PerfectNumber

PerfectNumber[n]

gives the n^(th) perfect number.

Details

  • A perfect number is a positive integer that is equal to half the sum of its divisors.
  • In PerfectNumber[n], n must be a positive integer.
  • As of this version of the Wolfram Language, only 51 perfect numbers are known. PerfectNumber[n] will attempt to find perfect numbers for any n, but cannot be expected to return results in a reasonable time for .
  • PerfectNumber[n,"Even"] gives the n^(th) even perfect number. As of this version of the Wolfram Language, the first 47 even perfect numbers are known, and 4 more whose position n is not yet certain. PerfectNumber[n,"Even"] will attempt to find even perfect numbers for , but cannot be expected to return results in a reasonable time.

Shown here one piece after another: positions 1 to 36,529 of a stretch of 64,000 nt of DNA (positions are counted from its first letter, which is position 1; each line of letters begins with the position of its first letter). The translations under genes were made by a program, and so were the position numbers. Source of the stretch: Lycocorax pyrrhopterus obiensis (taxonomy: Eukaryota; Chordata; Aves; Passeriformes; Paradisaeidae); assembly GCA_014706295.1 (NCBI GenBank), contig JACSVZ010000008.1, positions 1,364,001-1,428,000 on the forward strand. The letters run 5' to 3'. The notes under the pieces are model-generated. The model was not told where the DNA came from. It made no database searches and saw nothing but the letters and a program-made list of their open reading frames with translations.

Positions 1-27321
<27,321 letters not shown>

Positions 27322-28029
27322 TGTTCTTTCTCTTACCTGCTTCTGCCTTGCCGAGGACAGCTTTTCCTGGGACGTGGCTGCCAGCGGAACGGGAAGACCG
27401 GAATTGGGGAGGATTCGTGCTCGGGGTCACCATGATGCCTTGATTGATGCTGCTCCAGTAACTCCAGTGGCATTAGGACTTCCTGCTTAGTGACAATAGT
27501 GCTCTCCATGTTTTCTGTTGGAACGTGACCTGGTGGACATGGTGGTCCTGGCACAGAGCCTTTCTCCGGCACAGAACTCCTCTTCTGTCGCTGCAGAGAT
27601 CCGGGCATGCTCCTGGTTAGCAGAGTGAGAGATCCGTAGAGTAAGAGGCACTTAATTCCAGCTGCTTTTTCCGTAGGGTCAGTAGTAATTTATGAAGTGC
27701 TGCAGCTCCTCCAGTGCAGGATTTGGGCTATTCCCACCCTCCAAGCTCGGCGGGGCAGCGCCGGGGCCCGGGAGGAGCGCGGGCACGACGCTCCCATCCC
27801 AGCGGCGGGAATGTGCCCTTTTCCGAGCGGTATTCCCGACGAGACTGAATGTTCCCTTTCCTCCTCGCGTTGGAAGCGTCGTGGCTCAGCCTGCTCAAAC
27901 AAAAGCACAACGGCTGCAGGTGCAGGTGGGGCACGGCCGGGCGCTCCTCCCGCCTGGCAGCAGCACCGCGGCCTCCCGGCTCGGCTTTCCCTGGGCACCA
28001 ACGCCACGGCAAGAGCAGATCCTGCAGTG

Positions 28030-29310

• PerfectNumber[n,"Odd"] will attempt to find the n^(th) odd perfect number. As of this version of the Wolfram Language, no odd perfect number is known, and PerfectNumber[n,"Odd"] cannot be expected to return a result. There are no odd perfect numbers less than the 18^(th) even perfect number.

Examples

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Basic Examples  (1)

Return the first 10 perfect numbers:

Scope  (1)

PerfectNumber automatically threads over lists:

Properties & Relations  (4)

Even perfect numbers are related to Mersenne prime exponents:

Even perfect numbers are triangular numbers related to Mersenne prime exponents:

Even perfect numbers are also hexagonal numbers related to Mersenne prime exponents:

All even perfect numbers greater than 6 are of the following form for some value of k:

Even perfect numbers end in either 6 or 28:

Plot the integer length of the first 47 even perfect numbers:

Possible Issues  (2)

As of this version of the Wolfram Language, no odd perfect number is known:

As of this version of the Wolfram Language, the first 47 even perfect numbers are known:

But in total, 51 even perfect numbers are known:

Introduced in 2016
 (10.4)